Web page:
Hispanic Excellence on Broadway This Hispanic Heritage Month

Hispanic Heritage Month is celebrated every year beginning September 15 through October 15. An annual celebration, Hispanic Heritage Month honors and uplifts the invaluable contributions and influences of Hispanic and Latinx communities to the history, culture, and accomplishments of the United States.

While there are many notable Broadway stars of Hispanic descent like Lin-Manuel Miranda, Lindsay Mendez, Eva Noblezada, and Chita Rivera, they are still highly underrepresented on Broadway. The importance of Hispanic Heritage Month is to lift up and recognize these marginalized voices, but artists like Matthew López and Bianca Marroquín provide a beacon of hope that an ever-growing Broadway will shine a light on these voices beyond a 30-day period.

In honor of the month, we at Broadway Direct wanted to highlight recent moments of Hispanic excellence on Broadway, showcasing artists who continue to make waves on the Great Bright Way.

On the eve of Hispanic Heritage Month’s commencement, Chicago resumed Broadway performances with two Hispanic women starring in the show. Bianca Marroquín, a longtime Roxie Hart, took on the role of Velma Kelly for the first time and Ana Villafañe returned to Broadway playing Roxie Hart. Paulo Szot also starred as Billy Flynn, making him the third in “a trio of Latin stars” leading the Broadway return cast, as the show describes.

Marroquín made history when she first joined Chicago on Broadway in 2002, becoming the first Mexican woman in a leading role on Broadway. Chicago plans to celebrate Hispanic and Latino theatre-makers and audiences with a ¡Viva Broadway! Night where select parts of the show on October 18th will be performed in Spanish.

Ana Villafañe and Bianca Marroquín in Chicago. Photo by Daniel Rader.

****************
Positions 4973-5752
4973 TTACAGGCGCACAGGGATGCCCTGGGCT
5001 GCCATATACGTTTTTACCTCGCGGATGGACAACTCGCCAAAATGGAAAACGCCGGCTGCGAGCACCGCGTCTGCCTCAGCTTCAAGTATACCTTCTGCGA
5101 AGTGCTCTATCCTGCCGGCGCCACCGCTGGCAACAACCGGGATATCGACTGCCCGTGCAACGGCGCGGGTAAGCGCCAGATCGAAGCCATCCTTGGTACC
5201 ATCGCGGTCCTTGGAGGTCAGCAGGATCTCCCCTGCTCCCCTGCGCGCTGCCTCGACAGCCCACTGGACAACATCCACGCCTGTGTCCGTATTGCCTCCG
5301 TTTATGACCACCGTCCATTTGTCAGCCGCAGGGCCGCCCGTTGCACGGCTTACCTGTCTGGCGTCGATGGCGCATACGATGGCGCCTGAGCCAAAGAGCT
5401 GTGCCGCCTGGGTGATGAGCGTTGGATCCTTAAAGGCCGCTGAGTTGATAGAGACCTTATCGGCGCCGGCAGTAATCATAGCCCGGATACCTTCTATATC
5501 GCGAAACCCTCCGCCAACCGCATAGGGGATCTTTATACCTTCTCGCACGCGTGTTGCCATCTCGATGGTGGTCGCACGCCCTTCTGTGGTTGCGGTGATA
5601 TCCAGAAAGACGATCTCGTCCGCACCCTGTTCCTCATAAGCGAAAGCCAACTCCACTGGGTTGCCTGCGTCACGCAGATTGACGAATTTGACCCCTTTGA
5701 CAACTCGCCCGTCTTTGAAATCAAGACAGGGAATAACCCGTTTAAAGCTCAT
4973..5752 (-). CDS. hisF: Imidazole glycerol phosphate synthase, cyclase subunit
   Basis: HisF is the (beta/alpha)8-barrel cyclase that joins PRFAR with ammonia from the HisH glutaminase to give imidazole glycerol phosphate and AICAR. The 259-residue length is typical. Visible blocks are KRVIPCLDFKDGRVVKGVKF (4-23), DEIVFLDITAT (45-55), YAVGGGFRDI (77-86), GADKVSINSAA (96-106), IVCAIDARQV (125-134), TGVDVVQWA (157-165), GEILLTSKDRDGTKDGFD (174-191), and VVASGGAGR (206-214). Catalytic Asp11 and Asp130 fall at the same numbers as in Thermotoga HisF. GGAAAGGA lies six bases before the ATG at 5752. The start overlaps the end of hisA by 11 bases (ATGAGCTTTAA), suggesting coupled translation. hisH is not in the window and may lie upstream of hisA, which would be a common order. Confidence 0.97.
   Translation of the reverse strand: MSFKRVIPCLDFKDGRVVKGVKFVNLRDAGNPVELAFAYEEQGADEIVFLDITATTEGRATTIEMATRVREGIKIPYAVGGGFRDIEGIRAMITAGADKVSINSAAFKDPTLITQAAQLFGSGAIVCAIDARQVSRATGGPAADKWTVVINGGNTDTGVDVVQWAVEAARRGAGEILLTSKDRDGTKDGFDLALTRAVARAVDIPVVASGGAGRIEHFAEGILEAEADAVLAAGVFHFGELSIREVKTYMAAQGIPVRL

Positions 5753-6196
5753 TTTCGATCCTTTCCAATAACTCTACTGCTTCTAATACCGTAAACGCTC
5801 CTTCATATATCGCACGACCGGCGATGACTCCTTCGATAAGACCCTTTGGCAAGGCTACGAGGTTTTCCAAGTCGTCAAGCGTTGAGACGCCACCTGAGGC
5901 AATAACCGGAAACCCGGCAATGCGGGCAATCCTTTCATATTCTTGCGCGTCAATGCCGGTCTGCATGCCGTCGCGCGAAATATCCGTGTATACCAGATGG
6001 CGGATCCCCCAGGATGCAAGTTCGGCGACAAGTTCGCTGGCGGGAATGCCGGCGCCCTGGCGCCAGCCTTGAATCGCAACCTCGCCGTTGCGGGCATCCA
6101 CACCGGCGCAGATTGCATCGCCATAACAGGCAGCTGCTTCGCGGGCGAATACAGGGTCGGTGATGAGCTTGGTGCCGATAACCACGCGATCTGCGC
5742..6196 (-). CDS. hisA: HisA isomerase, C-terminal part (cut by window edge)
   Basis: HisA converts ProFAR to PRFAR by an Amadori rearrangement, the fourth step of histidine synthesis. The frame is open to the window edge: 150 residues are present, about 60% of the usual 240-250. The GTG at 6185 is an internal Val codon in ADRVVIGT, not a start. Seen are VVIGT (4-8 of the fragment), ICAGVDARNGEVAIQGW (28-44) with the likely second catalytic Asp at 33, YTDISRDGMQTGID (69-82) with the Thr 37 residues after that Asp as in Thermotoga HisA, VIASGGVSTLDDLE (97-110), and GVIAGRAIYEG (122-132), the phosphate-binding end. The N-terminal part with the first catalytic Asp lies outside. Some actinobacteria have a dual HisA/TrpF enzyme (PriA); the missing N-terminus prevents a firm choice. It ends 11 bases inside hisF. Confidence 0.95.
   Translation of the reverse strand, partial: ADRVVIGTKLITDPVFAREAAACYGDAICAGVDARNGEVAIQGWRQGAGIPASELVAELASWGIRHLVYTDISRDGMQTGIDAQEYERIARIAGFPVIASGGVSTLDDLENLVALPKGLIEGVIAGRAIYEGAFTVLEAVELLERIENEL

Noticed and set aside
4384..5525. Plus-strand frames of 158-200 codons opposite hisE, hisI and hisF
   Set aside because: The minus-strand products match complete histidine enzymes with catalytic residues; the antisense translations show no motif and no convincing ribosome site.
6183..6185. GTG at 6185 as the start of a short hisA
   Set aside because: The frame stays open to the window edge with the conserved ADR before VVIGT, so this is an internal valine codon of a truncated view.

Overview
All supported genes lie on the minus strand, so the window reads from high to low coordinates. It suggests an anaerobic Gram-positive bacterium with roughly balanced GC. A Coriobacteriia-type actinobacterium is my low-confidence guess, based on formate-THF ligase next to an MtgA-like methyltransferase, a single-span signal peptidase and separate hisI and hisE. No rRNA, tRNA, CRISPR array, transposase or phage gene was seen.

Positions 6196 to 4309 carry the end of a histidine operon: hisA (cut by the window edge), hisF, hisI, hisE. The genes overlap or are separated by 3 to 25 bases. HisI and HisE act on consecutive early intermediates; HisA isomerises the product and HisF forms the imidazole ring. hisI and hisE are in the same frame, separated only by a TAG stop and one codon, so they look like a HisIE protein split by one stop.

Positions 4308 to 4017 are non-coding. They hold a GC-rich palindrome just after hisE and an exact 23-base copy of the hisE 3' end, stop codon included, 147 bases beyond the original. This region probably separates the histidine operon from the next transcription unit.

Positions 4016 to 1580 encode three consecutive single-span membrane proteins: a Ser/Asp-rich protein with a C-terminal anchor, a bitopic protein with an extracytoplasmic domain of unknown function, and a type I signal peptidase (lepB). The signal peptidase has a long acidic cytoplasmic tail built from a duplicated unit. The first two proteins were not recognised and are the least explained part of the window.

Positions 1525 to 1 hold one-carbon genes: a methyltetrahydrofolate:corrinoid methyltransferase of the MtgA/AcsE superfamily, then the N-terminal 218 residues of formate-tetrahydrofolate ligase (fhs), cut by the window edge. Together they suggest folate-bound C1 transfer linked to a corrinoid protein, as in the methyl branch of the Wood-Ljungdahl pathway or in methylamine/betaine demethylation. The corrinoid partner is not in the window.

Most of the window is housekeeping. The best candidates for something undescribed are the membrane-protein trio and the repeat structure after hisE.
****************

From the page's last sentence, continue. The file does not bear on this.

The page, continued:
Chita Rivera, the Broadway legend herself, graced the stage of the Winter Garden Theatre on Sunday, September 26, 2021, to present the Tony for Best Musical alongside Andrew Lloyd Webber. While that date belonged to the long-awaited 2020 Tony Awards, it also happened to be 64 years to the day that West Side Story opened on Broadway at the Winter Garden, starring Chita Rivera herself, creating the role of Anita.

The Tony Award-winning legend proclaimed “Exactly 64 years ago tonight, September 26, 1957, on this very stage, I originated the role of Anita in West Side Story.” This statement received a rapturous standing ovation from the audience in the Winter Garden Theatre. “I’m just so glad we both are not wheeled out, we walked!” Rivera hilariously added.

Chita Rivera standing on the Winter Garden stage alongside Sir Andrew Lloyd Webber. Photo by Theo Wargo/Getty Images for Tony Awards Productions.

At the same ceremony, The Inheritance took home the Tony Award for Best Play. Written by Matthew López, he became the first Latine writer to win the award. “This is the 74th Tony Awards and yet I am only the first Latine writer to win in this category. I say that not to elicit your applause, but to highlight the fact that the Latine community is underrepresented in American theatre, in New York theatre, and most especially on Broadway,” López said in his acceptance speech. “We constitute 19 percent of the United States population, and we represent about 2 percent of the playwrights having plays on Broadway in the last decade. This must change.”

Matthew López accepting the Tony Award for Best Play, becoming the first Latine playwright to do so. Photo by Theo Wargo/Getty Images for Tony Awards Productions.

“We are a vibrant community, reflecting a vast array of cultures, experiences, and yes, skin tones,” López added. “We have so many stories to tell; they are inside of us aching to come out. Let us tell you our stories.”